Suicide Prevention & Bipolar Disorder: Identifying At-Risk Patients

suicide prevention
Recognizing the warning signs and asking the right questions can help someone at risk.
Patients with bipolar disorder are especially at risk for suicide. How can you identify and help these patients?

Sometimes the people who need to talk about suicide the most don’t talk about it at all. Whether because of stigma, shame, or guilt, these individuals who need nothing more than to speak honestly may hesitate to do so – not just with their loved ones, but with their psychiatrist. For patients with bipolar disorder, this is an especially troubling proposition.

Patients with bipolar disorder are especially at risk for suicide. The numbers are sobering: 80% of patients have suicidal ideation,1 25% to 50% attempt suicide at least once,2 and 8% to 19% complete suicide.3

This World Suicide Prevention Day, we’re spreading awareness by shining light on a population extremely vulnerable to suicide: patients diagnosed with bipolar disorder. Because some patients can’t or won’t open up, psychiatrists should always be on the lookout for certain risk factors:1, 3-6

  • Prior suicide attempt
  • Family history of suicide
  • Younger age at onset of illness
  • Substance use disorder
  • Feelings of hopelessness
  • Seeking access to pills or weapons
  • Recent life event
  • Irritability directed inward
  • Hostility
  • Depression
  • Comorbidity
  • Long duration of illness
  • Unemployment

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What else can psychiatrists do to identify patients who might consider suicide? In 2016, Aruna Jha, PhD, LCSW, Research Assistant Professor, University of Illinois at Chicago, spoke with Psychiatry Advisor about this very subject.7 Jha laid out a few key points to consider:

  • Start by establishing trust with the patient. Psychiatrists must create a safe environment where patients trust them enough to share the depths of their pain. Jha states, a suicide assessment begins with “creating a safe place where patients trust you enough to share their struggles.” This is done by “demonstrating that you are okay with whatever they share and you are not afraid to talk about suicide.”
  • Harness your curiosity. “Curiosity is your best tool,” Jha claims. After building a trusting relationship, start getting into specifics to evaluate potential triggers. Specific questions lay the groundwork for psychoeducation. Suicidal thoughts “ebb and flow” and they “subside in time.” That’s why she encourages patients to note thought patterns relating to suicidal impulses so they can choose not to give into those impulses.
  • Use assessment tools but don’t rely on them too much. Jha warns not to administer assessment tools in a “mechanical manner” as doing so can make the patient uncomfortable. “Sit next to the patient and complete the form together,” she adds.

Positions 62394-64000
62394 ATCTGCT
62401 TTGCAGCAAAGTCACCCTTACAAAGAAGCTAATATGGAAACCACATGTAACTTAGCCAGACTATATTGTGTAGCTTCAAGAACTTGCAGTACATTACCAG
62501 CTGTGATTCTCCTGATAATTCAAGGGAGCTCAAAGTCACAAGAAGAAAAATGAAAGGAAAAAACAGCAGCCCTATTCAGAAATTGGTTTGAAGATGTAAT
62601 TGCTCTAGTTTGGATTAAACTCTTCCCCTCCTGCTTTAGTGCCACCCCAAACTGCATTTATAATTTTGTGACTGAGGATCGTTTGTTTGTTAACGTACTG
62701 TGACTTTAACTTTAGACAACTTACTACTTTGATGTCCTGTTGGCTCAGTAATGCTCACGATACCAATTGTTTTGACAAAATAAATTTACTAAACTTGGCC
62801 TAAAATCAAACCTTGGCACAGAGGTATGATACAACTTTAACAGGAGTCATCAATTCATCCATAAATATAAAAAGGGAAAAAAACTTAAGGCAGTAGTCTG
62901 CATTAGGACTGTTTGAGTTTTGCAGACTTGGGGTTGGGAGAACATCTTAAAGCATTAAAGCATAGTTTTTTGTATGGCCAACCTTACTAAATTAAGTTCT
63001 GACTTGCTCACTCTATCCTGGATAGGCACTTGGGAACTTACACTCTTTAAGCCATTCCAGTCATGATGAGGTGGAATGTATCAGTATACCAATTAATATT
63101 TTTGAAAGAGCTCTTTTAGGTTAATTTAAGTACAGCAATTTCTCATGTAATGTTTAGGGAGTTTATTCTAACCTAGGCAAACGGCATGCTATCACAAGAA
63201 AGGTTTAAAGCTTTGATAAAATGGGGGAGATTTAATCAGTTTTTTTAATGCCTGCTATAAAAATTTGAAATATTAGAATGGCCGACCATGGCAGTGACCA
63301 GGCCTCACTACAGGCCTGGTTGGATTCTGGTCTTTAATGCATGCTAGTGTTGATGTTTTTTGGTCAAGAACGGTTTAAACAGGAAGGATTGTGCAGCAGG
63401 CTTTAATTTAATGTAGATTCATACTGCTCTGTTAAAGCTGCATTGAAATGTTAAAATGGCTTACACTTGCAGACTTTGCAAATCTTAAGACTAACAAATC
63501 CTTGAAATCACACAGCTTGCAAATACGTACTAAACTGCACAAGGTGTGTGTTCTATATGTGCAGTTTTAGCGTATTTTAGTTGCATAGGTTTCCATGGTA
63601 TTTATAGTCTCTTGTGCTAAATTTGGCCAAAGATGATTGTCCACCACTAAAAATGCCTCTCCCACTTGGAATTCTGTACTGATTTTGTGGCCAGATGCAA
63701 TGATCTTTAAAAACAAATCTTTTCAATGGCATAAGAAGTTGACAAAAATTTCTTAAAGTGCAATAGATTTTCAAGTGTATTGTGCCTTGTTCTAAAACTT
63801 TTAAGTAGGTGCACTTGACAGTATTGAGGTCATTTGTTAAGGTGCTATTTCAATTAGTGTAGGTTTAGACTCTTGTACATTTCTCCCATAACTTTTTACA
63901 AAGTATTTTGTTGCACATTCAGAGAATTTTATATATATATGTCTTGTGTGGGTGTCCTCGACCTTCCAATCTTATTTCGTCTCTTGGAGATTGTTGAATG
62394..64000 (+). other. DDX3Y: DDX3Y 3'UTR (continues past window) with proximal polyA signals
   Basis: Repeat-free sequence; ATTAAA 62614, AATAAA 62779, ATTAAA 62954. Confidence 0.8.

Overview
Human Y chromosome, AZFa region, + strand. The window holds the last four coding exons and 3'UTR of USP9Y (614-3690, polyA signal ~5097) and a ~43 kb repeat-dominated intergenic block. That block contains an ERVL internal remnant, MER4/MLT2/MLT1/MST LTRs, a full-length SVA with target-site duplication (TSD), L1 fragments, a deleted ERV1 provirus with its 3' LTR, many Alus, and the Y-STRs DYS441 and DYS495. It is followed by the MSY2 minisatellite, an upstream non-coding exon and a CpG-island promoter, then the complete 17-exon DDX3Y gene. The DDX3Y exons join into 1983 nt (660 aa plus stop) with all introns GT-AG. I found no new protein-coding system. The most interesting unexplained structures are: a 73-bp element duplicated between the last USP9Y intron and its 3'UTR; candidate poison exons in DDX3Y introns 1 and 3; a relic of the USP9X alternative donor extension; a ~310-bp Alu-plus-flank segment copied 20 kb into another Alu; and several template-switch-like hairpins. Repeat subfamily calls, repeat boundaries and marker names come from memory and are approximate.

• Don’t be afraid to ask patients about suicide. Some clinicians fear that bringing up suicide might elicit the patient to act on their suicidal impulses. Yet, the truth is anything but. Bringing up suicide does not increase suicidal thoughts and can be very beneficial.8 Jha notes, “in my experience, patients do not feel the questions are intrusive, nor do they elicit new suicidal thoughts.”

Every patient is unique and there’s no foolproof method for suicide prevention. But as Jha outlines, it’s important to build trust and broach the subject.

Read more about the challenges psychiatrists face in treating patients with bipolar disorder.


  1. Valtonen H, Suominen K, Mantere O, et al. Suicidal ideation and attempts in bipolar I and II disorders. J Clin Psychiatry. 2005;66(11):1456-1462.
  2. Jamison KR. Suicide and bipolar disorder. J Clin Psychiatry. 2000;61(9):47-51.
  3. Latalova K, Kamaradova D, Prasko J. Suicide in bipolar disorder: a review. Psychiatria Danubina. 2014;26(2):108-114.
  4. Gonda X, Pompili M, Serafini G, et al. Suicidal behavior in bipolar disorder: epidemiology, characteristics and major risk factors. J Affect Dis. 2012;143:16-26.
  5. Umamaheswari V, Avasthi A, Grover S. Risk factors for suicidal ideations in patients with bipolar disorder. Bipolar Disord. 2014;16(6):642-651.
  6. Pompili M, Tondo L, Grispini A, et al. Suicide attempts in bipolar disorder patients. Clin Neuropsych. 2006;3(5):327-331.
  7. Yasgur BS. Is this patient suicidal? Tips for effective assessment. Psychiatry Advisor. August 17, 2016. Accessed September 6, 2018.
  8. Hammond C. Does discussing suicide make people feel more suicidal? BBC. January 13, 2014. Accessed September 6, 2018.